For most projects, you’re going to want to avoid forcing your players to mentally track things whenever possible. Every time you include an effect like, “Whenever a creature is played next to a lake, gain 1 life” in your game, the gameplay might be great but there’s a cost in tracking complexity. Each of your mechanics might be worth their tracking complexity on their own, but taken together they might overload your players’ brains.
Depth – The Good Kind (Mostly)
Comprehension Complexity represents how hard it is to understand how everything works.Tracking Complexity represents how hard it is to keep track of what’s actually going on. Once you’ve got all that, Depth represents how difficult it is to figure out the best possible move.
We hear Depth talked about most often in strategy games, but it exists whenever players have to make a decision based about what to do. This applies to options for character-building in an RPG, map control in an FPS, raids in an MMO, item building in a MOBA and much more.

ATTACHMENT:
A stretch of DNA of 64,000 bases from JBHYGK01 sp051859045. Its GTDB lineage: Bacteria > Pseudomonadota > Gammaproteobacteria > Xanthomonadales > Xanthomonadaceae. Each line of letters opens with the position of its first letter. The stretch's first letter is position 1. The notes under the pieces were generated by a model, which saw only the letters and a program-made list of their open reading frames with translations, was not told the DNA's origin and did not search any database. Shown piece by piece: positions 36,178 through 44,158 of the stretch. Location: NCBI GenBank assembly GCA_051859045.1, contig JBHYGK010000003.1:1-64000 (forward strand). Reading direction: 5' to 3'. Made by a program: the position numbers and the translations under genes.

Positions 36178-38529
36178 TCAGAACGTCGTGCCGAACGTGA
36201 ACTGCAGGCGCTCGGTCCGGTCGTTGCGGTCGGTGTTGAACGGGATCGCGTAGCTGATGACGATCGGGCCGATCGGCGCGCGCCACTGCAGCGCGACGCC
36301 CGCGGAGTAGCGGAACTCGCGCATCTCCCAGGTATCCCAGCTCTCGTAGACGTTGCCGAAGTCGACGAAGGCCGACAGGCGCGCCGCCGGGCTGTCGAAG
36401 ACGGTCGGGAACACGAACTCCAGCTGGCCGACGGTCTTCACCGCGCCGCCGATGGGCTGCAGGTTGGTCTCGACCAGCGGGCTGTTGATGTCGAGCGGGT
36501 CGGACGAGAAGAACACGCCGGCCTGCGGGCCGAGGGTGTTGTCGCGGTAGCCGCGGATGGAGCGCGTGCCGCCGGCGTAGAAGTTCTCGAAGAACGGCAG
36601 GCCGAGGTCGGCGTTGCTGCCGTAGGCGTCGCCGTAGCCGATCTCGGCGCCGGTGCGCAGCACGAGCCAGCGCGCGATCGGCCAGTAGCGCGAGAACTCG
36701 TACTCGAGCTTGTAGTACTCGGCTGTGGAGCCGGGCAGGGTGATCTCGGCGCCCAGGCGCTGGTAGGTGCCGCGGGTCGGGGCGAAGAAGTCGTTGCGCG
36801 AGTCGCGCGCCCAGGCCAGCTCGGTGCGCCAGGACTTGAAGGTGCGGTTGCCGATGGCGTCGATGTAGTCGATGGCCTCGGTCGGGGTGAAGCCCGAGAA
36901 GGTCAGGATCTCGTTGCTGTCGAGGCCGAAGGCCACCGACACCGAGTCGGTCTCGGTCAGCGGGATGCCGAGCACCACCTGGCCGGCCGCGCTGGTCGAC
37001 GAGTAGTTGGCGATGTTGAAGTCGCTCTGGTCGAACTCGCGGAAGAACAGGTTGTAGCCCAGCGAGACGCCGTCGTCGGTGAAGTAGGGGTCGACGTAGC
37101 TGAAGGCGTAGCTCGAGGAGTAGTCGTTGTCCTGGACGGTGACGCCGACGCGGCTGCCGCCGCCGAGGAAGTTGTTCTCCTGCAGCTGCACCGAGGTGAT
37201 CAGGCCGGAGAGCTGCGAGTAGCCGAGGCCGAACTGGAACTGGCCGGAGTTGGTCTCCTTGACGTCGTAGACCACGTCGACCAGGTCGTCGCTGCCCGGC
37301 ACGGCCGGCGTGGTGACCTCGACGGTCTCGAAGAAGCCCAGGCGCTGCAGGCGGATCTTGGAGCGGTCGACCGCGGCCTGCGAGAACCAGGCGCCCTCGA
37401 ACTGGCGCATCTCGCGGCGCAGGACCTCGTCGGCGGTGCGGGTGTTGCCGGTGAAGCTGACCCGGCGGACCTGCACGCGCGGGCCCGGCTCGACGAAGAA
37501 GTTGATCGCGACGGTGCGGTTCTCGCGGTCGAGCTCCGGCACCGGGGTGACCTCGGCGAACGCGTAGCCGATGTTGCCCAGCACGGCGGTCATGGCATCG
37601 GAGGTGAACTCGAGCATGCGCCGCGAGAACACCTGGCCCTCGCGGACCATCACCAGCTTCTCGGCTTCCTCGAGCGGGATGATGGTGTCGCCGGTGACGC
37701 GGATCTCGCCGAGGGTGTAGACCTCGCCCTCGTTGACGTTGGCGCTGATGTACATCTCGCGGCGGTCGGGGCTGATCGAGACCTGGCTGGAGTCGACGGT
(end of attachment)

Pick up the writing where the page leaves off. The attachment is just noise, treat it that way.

Let’s talk about strategy games for now, because they’re the elephant in the room. Designers might be willing to accept that Flower and Dance Dance Revolution don’t need much depth, and so they’re fine with limiting complexity overall. On the other hand, Strategy games live and die on how engaging their decisions are. Isn’t removing complexity from a strategy game a bad thing?
This is where our definitions come in handy. Once you know what the factors involved in a decision are (Tracking Complexity) and understand your options (Comprehension Complexity), you finally get to start evaluating those factors and determining the correct play. This is the fun part of the game.
Here’s where the controversy comes from. People that claim to want more complexity. and are against, “dumbing down the game”, are usually defending Depth. People railing against it are usually trying to cut Comprehension Complexity and Tracking Complexity. There really isn’t a disagreement here.